Conservation programs funded by the National Fish and Wildlife Foundation benefit hundreds of species and the habitats they depend on across the United States. NFWF has developed conservation strategies with measurable outcomes that track progress for many of these species. These species are good indicators of healthy habitats.
These strategies and metrics can be found in NFWF’s business plans developed by scientists and other experts, and approved by the Foundation's Board of Directors. NFWF programs fund conservation grants that implement the strategies and actions identified in the business plan.
Click on the species to learn a little about it, and which programs fund grants to conserve the species and its habitat.
Karner blue butterfly
Karner blue butterflies measure only 1 inch wide, and are native to the Oakland Savannahs, stretching from New York to Minnesota. The species requires specialized habitats where wild blue lupine is abundant, the exclusive food plant for Karner caterpillars. Populations were in steep decline following habitat loss and modifications, which prompted their listing as an endangered species in 1992.
The majestic bald eagle was chosen as the emblem of the United States in 1782. The species represents a tremendous conservation success story, with population numbers increasing sharply following a ban on the chemical DDT in 1972, which was poisoning bald eagles when they ate contaminated fish.
Alewife and blueback herring—collectively known as river herring—are diadromous fishes that spend most of their lives at sea but return to river and streams to spawn. Once abundant throughout the Atlantic seaboard, river herring populations have declined due to overfishing and habitat loss associated with the construction of dams. Recent conservation efforts have seen millions of river herring return to streams throughout New England, a promising sign not just for river herring, but also myriad other species that rely on them as an important food source.
The cerulean warbler is a small, migrant songbird named for the male's sky-blue plumage. It is dependent on contiguous tracts of mature, deciduous forest habitat throughout its breeding range in the eastern United States, and is particularly sensitive to the negative effects of forest fragmentation which has contributed to widespread population declines.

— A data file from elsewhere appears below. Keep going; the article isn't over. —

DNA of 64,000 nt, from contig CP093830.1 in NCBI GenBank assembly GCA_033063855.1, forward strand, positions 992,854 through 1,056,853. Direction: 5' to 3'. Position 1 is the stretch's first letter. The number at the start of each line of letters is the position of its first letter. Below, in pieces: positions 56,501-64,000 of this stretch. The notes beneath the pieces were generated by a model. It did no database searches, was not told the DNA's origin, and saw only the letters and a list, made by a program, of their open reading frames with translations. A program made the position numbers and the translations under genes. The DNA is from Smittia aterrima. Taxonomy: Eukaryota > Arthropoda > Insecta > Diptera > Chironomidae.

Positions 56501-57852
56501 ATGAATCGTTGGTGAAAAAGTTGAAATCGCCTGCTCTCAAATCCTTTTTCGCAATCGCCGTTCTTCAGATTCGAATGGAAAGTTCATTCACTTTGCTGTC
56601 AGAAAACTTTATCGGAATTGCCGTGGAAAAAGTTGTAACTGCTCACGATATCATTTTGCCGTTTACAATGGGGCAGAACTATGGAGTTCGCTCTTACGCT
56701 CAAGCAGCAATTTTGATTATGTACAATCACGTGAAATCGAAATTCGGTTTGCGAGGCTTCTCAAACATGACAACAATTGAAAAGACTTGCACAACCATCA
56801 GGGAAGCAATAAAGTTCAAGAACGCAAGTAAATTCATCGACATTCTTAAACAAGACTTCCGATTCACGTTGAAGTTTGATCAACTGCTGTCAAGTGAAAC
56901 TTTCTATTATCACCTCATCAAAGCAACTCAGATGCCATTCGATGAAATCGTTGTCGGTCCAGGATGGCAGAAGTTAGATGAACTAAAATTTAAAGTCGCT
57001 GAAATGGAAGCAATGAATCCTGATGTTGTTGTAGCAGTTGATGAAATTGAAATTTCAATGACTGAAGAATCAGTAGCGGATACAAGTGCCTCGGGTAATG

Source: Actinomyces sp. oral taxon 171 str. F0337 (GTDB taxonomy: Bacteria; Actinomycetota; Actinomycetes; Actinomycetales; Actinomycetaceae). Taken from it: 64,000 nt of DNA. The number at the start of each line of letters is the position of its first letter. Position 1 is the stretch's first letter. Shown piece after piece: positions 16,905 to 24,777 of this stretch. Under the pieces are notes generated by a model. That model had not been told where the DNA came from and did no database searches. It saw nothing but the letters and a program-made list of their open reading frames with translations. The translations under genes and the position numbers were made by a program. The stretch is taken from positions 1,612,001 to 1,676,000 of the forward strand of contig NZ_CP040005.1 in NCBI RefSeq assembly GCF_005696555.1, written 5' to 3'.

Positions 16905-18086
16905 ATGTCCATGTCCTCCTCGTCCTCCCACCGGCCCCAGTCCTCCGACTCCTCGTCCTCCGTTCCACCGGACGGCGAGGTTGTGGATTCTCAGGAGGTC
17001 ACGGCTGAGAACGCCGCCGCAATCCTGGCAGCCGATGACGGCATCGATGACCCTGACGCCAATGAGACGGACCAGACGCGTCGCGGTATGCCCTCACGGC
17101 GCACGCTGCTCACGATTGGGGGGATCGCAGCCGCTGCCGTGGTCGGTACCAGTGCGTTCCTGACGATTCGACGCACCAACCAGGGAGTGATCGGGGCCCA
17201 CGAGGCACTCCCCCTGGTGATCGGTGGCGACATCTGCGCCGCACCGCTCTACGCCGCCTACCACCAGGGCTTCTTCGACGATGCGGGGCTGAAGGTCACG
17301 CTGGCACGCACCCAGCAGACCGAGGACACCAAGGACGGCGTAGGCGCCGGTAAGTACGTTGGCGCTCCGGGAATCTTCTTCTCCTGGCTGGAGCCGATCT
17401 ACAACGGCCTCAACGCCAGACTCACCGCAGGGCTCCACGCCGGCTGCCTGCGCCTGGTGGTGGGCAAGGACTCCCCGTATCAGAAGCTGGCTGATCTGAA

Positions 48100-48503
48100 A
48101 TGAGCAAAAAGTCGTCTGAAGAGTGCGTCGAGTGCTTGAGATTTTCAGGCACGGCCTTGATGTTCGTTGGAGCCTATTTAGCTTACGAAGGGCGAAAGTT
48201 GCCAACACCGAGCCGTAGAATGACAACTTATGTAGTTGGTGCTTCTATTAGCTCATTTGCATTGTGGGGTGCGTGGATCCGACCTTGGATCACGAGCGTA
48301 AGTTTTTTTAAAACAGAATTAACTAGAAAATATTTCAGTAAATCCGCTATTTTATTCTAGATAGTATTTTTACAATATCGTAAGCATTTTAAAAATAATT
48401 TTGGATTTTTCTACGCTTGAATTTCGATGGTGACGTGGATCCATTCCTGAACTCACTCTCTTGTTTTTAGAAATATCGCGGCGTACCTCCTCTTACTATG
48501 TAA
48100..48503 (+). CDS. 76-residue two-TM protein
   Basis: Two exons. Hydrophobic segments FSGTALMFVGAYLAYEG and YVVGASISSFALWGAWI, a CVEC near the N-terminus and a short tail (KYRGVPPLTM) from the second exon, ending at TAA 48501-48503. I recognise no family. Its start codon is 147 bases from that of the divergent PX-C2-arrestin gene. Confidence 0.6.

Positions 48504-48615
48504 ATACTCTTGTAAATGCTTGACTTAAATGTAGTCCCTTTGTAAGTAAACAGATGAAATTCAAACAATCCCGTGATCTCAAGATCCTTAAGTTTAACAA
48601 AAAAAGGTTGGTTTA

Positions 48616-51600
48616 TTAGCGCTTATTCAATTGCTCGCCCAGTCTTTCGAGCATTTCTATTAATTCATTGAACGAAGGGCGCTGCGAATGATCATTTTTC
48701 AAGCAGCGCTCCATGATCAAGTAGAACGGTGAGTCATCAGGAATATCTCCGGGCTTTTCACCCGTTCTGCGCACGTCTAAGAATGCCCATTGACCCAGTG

The red-cockaded woodpecker is a territorial, highly social bird that inhabits mature fire maintained mature pine forests throughout the southeastern United States. Population declines coincided with extensive logging of longleaf pine stands in the early 20th Century, and led to the species being placed on the Endangered Species List by 1970.
The burrowing owl is small with long legs, and found in open country throughout the Americas. Within the United States it is largely a western bird, with an isolated population in Florida. While the species is associated with burrowing animals, the Florida population digs its own burrows.
Bighorn sheep are agile climbers with specialized hooves that allow them to navigate rugged, rocky slopes where they forage on a variety of seasonal plants and shrubs. Found in the western United States, bighorn sheep live in social groups, but males, or rams, and females, or ewes, only meet to mate.
Polar bears are found throughout the Arctic, with 19 populations spread across Alaska, Canada, Greenland, Norway and Russia. Due to their reliance on sea ice, and thus vulnerability to the effects of climate change, these large marine mammals are listed as threatened under the Endangered Species Act. Today, there are fewer than 4,000 bears within the U.S. populations.
Eastern brook trout
The eastern brook trout is the only trout native to the eastern United States and inhabits coldwater rivers and lakes. Sensitive to even small declines in water quality and increases in sedimentation, brook trout can serve as excellent indicators of the health of a stream or river ecosystem.
The whimbrel is a large shorebird that uses its long, curved bills to feed on crabs and other invertebrates in the sand or mud. The most widespread of the curlew species, these birds winter throughout the Caribbean and northern South America and nest in the low-Arctic. Restoring and protecting critical foraging sites is an important strategy for maintaining a healthy population.
The whooping crane is the tallest and one of the most threatened birds in North America. The only wild population winters along the Texas coast and migrates up to 2,500 miles to breed in or near Wood Buffalo National Park, Canada
Cutthroat trout (Oncorhynchus clarkii) encompass a number of distinct trout subspecies. These are iconic denizens of western landscapes, known for the red "cutthroat" under their jaw. They are associated with cold, highly oxygenated streams, though many of the forms live in lakes and one is anadromous. Cutthroat trout are impacted by stream barriers, invasive fish and de-watering of their habitat.